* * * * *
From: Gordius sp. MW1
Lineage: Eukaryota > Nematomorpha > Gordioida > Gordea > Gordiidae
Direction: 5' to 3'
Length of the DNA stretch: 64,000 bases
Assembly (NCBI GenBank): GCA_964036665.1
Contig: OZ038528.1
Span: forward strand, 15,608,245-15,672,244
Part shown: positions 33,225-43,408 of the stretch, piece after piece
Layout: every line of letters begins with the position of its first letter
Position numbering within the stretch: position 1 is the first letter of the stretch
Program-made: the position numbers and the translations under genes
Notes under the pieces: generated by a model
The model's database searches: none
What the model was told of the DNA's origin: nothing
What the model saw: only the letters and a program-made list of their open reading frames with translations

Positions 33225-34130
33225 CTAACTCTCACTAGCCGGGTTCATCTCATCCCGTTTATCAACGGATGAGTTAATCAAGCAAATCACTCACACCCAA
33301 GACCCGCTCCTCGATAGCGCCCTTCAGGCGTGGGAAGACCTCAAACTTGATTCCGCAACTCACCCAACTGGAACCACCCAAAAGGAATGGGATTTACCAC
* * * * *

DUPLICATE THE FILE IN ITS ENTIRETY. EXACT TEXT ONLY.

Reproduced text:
From: Gordius sp. MW1
Lineage: Eukaryota > Nematomorpha > Gordioida > Gordea > Gordiidae
Direction: 5' to 3'
Length of the DNA stretch: 64,000 bases
Assembly (NCBI GenBank): GCA_964036665.1
Contig: OZ038528.1
Span: forward strand, 15,608,245-15,672,244
Part shown: positions 33,225-43,408 of the stretch, piece after piece
Layout: every line of letters begins with the position of its first letter
Position numbering within the stretch: position 1 is the first letter of the stretch
Program-made: the position numbers and the translations under genes
Notes under the pieces: generated by a model
The model's database searches: none
What the model was told of the DNA's origin: nothing
What the model saw: only the letters and a program-made list of their open reading frames with translations

Positions 33225-34130
33225 CTAACTCTCACTAGCCGGGTTCATCTCATCCCGTTTATCAACGGATGAGTTAATCAAGCAAATCACTCACACCCAA
33301 GACCCGCTCCTCGATAGCGCCCTTCAGGCGTGGGAAGACCTCAAACTTGATTCCGCAACTCACCCAACTGGAACCACCCAAAAGGAATGGGATTTACCAC